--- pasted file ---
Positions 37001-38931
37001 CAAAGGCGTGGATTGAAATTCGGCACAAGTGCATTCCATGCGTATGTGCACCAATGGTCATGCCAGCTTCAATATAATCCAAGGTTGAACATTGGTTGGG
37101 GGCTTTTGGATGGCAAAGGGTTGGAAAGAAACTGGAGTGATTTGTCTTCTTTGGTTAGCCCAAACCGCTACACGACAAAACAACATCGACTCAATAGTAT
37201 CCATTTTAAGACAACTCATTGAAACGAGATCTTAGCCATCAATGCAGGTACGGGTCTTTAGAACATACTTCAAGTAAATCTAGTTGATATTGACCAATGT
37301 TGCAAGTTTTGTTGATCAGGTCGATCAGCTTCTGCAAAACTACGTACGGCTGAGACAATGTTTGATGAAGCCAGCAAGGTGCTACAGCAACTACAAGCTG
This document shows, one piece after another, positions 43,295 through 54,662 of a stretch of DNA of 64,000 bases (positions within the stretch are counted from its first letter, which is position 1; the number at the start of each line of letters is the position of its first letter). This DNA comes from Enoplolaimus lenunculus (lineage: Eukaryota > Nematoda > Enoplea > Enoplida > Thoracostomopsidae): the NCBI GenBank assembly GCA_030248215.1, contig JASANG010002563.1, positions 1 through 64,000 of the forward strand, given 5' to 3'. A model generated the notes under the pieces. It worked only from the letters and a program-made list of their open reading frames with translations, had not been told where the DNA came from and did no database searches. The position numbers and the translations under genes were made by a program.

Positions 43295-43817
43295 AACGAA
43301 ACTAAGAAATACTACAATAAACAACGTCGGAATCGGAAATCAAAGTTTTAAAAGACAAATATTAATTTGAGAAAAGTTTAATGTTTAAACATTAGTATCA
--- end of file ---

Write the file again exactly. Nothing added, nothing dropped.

Positions 37001-38931
37001 CAAAGGCGTGGATTGAAATTCGGCACAAGTGCATTCCATGCGTATGTGCACCAATGGTCATGCCAGCTTCAATATAATCCAAGGTTGAACATTGGTTGGG
37101 GGCTTTTGGATGGCAAAGGGTTGGAAAGAAACTGGAGTGATTTGTCTTCTTTGGTTAGCCCAAACCGCTACACGACAAAACAACATCGACTCAATAGTAT
37201 CCATTTTAAGACAACTCATTGAAACGAGATCTTAGCCATCAATGCAGGTACGGGTCTTTAGAACATACTTCAAGTAAATCTAGTTGATATTGACCAATGT
37301 TGCAAGTTTTGTTGATCAGGTCGATCAGCTTCTGCAAAACTACGTACGGCTGAGACAATGTTTGATGAAGCCAGCAAGGTGCTACAGCAACTACAAGCTG
This document shows, one piece after another, positions 43,295 through 54,662 of a stretch of DNA of 64,000 bases (positions within the stretch are counted from its first letter, which is position 1; the number at the start of each line of letters is the position of its first letter). This DNA comes from Enoplolaimus lenunculus (lineage: Eukaryota > Nematoda > Enoplea > Enoplida > Thoracostomopsidae): the NCBI GenBank assembly GCA_030248215.1, contig JASANG010002563.1, positions 1 through 64,000 of the forward strand, given 5' to 3'. A model generated the notes under the pieces. It worked only from the letters and a program-made list of their open reading frames with translations, had not been told where the DNA came from and did no database searches. The position numbers and the translations under genes were made by a program.

Positions 43295-43817
43295 AACGAA
43301 ACTAAGAAATACTACAATAAACAACGTCGGAATCGGAAATCAAAGTTTTAAAAGACAAATATTAATTTGAGAAAAGTTTAATGTTTAAACATTAGTATCA